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Shigella Infections (Bacterial Dysentery): The Clinical Significance Of Its Diagnosis, Treatment And Prevention

Updated on March 24, 2014

Sometimes Amebic Dysentery And Bacillary Dysentery Co-exist

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Diagnosis Of Bacterial Dysentery

Clinically, the disease should be suspected when dysentery occurs with fever and signs of toxemia. Diagnosis is confirmed by microscopic examination of stools which reveals cellular exudates predominantly. The organisms are isolated by culture of rectal swab or fresh feces transported to the laboratory in special medium. Sigmoidoscopy reveals superficialulcer all along the rectal mucosa, the intervening areas also show hyperemia.

Differential Diagnosis: This includes amebic dysentery, staphylococcal food poisoning, salmonellosis, viral enteritis cholera, fulminant ulcerative colitis, and necrotizing enterocolitis. In amoebic dysentery, which is so common in developing countries, the number of stools rarely exceed 15 per day. Examination of stools will help in establishing amebic dysentery by demonstrating E.histolytica. Sometimes amebic dysentery and bacillary dysentery co-exist.

Staphylococcal food poisoning is characterized by nausea, vomiting and more watery stools. Cholera and gastroenteritis are suspected when the stools are watery without blood and mucus. Acute attacks of ulcerative colitis may closely resemble bacterial dysentery. Presence of other signs of ulcerative colitis, recurrence over long periods, occurrence in adults, and sigmoidoscopic appearances and biopsy should suggest the diagnosis. Local conditions in the distal large intestine such as carcinoma, diverticulitis and proctocolitis should be differentiated by suitable investigations.

Differentiation Between Bacterial And Amebic Dysentery

 
Bacterial dysentery
Amebic dysentery
Onset
Sudden
Slow
Incubation Period
A few days
Weeks to months
Number of stools in 24 hours
Over 20
Less than 15
Nature of feces
Mucus And Blood
Fecal matter mixed with mucus and blood
Reaction of feces
Alkaline
Acidic
General symptomatology
Dehydration and toxemia are marked
General symptoms are milder
Course
Acute with higher mortality
More subacute or chronic, tends to be recurrent
Microscopic examination of feces
Erythrocytes and cellular exudates
Erythrocytes and a few leucocytes; Entamoeba histiolytica are demonstrable in fresh smears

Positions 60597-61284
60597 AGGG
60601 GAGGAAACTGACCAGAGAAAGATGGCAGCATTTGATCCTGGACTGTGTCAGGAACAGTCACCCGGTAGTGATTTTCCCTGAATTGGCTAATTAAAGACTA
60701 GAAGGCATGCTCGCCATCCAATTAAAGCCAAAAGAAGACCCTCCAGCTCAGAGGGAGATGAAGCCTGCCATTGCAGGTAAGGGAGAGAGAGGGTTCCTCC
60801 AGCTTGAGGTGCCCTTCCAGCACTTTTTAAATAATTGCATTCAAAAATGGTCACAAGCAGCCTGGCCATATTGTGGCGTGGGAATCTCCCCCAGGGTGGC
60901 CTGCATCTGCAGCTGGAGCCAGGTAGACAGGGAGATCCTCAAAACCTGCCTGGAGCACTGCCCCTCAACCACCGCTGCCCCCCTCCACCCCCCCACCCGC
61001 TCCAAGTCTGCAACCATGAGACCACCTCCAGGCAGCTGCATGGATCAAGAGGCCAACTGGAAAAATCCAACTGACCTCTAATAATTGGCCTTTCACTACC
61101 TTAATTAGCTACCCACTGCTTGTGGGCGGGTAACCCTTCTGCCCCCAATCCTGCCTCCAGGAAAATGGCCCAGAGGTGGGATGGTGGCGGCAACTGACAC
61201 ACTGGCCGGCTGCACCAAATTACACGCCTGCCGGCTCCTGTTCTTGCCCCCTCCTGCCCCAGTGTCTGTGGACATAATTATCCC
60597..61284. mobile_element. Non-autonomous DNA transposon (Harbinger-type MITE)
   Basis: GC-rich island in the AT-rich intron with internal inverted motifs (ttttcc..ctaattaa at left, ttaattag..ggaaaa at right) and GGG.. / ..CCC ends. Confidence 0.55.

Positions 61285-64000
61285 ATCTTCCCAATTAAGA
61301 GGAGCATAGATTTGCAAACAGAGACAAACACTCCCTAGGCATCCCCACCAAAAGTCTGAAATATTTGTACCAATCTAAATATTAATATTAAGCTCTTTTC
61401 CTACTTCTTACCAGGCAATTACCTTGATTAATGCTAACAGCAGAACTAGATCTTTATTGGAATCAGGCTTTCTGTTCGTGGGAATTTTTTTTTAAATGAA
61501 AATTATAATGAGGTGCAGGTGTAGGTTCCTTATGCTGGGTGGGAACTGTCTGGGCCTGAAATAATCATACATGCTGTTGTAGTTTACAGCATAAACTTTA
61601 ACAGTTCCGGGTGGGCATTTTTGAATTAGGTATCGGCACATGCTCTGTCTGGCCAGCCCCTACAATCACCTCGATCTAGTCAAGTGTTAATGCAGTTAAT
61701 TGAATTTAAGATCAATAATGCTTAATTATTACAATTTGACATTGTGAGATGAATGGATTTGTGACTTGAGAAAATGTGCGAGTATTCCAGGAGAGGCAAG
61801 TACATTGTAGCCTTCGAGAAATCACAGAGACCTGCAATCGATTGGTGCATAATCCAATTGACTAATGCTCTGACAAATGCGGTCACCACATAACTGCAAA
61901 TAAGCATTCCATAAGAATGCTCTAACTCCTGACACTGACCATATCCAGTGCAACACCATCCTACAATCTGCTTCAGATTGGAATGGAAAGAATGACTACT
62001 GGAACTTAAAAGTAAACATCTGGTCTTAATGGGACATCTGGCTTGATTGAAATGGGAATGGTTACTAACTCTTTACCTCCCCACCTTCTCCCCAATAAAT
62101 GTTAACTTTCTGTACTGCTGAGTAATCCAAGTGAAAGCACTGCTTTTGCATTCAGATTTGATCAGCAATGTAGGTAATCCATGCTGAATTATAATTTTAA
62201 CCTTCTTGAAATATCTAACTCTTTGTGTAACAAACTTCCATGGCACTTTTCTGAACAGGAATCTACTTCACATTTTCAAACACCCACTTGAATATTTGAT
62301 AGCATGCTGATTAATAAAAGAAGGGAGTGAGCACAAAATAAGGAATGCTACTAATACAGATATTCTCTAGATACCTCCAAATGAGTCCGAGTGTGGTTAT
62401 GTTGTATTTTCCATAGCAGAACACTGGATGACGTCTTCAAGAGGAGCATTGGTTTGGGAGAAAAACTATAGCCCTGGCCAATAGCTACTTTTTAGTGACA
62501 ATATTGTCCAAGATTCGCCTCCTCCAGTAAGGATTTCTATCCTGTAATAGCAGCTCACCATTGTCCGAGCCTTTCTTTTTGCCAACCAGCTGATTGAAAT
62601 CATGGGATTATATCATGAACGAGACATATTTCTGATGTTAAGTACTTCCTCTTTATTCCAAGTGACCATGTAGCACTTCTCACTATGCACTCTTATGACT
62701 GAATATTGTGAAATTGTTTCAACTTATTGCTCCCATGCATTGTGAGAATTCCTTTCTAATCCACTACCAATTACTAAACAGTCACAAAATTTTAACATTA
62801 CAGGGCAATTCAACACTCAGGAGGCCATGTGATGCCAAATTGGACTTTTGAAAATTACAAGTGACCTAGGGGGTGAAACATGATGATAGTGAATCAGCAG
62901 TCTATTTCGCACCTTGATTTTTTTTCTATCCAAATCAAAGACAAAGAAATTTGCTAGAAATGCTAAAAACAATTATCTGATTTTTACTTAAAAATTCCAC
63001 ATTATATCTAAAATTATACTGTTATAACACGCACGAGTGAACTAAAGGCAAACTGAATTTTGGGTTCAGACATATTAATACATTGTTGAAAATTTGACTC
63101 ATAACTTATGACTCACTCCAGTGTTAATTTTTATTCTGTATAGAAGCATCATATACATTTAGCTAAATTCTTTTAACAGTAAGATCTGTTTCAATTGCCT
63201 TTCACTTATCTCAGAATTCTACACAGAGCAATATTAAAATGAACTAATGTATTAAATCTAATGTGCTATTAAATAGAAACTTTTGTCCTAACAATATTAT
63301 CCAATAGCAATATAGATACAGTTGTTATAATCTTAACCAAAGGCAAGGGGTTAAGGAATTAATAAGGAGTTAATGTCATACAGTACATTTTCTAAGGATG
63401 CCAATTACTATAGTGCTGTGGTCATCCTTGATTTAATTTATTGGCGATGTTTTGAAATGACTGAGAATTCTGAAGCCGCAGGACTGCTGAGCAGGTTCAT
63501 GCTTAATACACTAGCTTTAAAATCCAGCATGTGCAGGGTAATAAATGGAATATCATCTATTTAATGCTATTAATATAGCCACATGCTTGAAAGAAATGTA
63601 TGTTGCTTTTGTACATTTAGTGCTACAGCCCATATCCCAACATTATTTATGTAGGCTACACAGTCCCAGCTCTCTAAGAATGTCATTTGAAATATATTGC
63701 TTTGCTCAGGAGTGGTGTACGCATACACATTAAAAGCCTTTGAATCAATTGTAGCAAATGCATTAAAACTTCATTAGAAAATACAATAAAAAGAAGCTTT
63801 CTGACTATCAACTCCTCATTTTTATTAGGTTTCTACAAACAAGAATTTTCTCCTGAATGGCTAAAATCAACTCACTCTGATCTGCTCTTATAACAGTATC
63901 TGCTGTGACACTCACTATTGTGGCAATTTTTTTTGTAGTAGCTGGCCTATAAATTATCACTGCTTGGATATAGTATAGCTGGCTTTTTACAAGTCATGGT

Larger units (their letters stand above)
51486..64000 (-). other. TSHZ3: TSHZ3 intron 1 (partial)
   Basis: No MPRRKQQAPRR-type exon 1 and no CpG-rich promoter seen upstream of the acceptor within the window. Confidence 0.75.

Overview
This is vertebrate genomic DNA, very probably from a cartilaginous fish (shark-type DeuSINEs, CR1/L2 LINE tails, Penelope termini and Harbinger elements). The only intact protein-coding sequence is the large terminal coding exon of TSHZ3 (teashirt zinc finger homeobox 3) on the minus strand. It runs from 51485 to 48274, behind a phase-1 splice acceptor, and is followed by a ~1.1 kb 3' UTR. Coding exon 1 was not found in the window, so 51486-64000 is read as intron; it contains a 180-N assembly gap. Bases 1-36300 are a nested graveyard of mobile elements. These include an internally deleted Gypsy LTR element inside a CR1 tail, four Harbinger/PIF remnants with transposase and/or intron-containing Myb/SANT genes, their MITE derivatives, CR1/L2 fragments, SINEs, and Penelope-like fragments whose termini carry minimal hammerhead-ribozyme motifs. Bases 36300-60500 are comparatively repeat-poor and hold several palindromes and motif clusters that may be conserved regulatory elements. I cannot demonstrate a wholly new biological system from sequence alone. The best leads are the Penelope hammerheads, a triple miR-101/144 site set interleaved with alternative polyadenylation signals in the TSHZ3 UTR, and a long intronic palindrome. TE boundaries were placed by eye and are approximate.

Culture
 
Amebae can be cultured by special techniques

A Pediatric Case Of Dysentery

Source

Treatment Of Shigellosis

In severe cases, the patient should be hospitalized. General treatment is aimed at correction of dehydration and toxemia. Hypokalemia may develop due to loss of excessive quantities of mucus which is rich in potassium. Blood transfusion may be required in severe cases where blood loss is considerable. Oral administration of fluid and nutrients should be maintained. The diet should consist of high calorie, low-fat and non-residue foods. Curds (yoghurt), buttermilk, banana, apple, cereals and honey are usually well tolerated.

Drug treatment: Till a decade ago, many strains of shigella used to be sensitive to non-absorbable sulphonamides and these drugs were employed routinely. At present, many strains prevalent in developing countries are drug resistant. Being a self-limiting disease, specific antibacterial therapy may not be required in mild cases. When the condition is severe and general toxemia is present, combinations such as erythromycin 500 mg thrice daily or tetracycline, 250 mg every 6 hours with cotrimoxazole 1g thrice daily may be beneficial. If there is evidence of severe toxemia or systemic infection by other gut organisms, gentamicin may be given intravenously or intramuscularly in disease of 80 mg every 8 hours. Though, there is no objective evidence that antibiotics hasten recovery in a severely toxic patient, these drugs are employed since empirical observation do favour them. Severe abdominal pain can be allayed by the used of antispasmodics like propantheline bromide in a dose of 15 mg given orally or atropine 0.5 mg intramuscularly.

Prevention: Personal and environmental hygiene should be strictly enforced. Oral vaccines which offer type-specific local immunity have been developed. The presence of several serotypes of Shigella in the same community seems to reduce the importance of the vaccine. These vaccines are not available for general use in India in particular.

Cases of shigellosis should be followed up for detecting the carrier state which is usually short-lived and subsides within 2 to 4 weeks.

© 2014 Funom Theophilus Makama

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